The realities of today’s world, however, are different. People are questioning, for example, the need for more "veeblefitzers." Many areas of the employment market – from factory work to certain professions – are already saturated due to lessened demand for their products and services. Other jobs will be eliminated when their contribution to society is no longer seen as necessary, useful or even appropriate to the good of the planetary whole, or when they can increasingly be handled by machines and technological advances. The increasing awareness of diminishing resources and of the need for a lifestyle of voluntary simplicity, the increasing movement toward personal responsibility and self reliance in areas from automotives to health, and the increasing ability of computers and robotics to do everything from accounting to automobile manufacturing – all these are in alignment to diminish the need for labor and professional skills. "Unemployment" is the natural emerging order.
On the other hand, there is, and will continue to be, need for nonremunerative activity. The list of available volunteer jobs in any town is sizeable. "Alternative" groups such as co-ops of various sorts and organizations dedicated to transformation and planetary service are always in need of people willing to contribute their time and energy – be it stuffing envelopes or offering administrative expertise. Time liberated from the necessity of working for a living allows space for personal expansion, increased creativity and development of one’s unique contribution to the whole. In short, it frees us up for full-time service, and activity limited only by our imagination.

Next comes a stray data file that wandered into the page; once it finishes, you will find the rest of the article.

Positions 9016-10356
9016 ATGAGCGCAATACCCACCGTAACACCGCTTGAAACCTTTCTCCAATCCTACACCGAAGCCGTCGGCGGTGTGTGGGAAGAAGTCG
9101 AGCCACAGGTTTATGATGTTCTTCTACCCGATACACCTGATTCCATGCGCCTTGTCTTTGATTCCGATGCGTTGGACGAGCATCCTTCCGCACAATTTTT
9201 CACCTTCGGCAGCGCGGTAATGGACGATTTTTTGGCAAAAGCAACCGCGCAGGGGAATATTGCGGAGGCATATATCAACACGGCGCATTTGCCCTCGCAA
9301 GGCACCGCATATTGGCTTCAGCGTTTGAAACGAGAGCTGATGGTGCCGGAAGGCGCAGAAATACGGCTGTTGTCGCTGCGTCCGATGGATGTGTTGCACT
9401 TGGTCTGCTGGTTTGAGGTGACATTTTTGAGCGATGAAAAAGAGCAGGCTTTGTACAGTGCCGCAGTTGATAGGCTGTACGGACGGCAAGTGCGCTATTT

In the words of an unknown voice, slipped in as a "public service announcement" on an Oregon radio station: "Earthlings, unemployment is not a tragedy – it is an opportunity!"
This article provides an overview and a context for the seminar I give ("Transforming Your Relationship with Money and Achieving Financial Independence"), but it does not pretend to accomplish the same results. First of all, it would be impossible, in an article of this length, to cover all the material that is discussed in that three and one-half hour seminar. That 3.5 hours in itself is the distillate of a twelve-hour workshop I did for many years, which in turn represented ten years of intensive experience on Wall Street, so the seminar is quite packed. (It is interesting to note that the major factor that allowed the shorter time of the present seminar was that audiences were increasingly already aware that the old financial paradigm was not working for them or in the changing societal patterns; thus I could "breeze through" those issues.) Secondly, the seminar is experiential, not merely informational. In the "live" presentation the resistances, misconceptions and sacred cows we have around money and personal finances surface naturally and are not as easily ignored as they can be when reading the same information.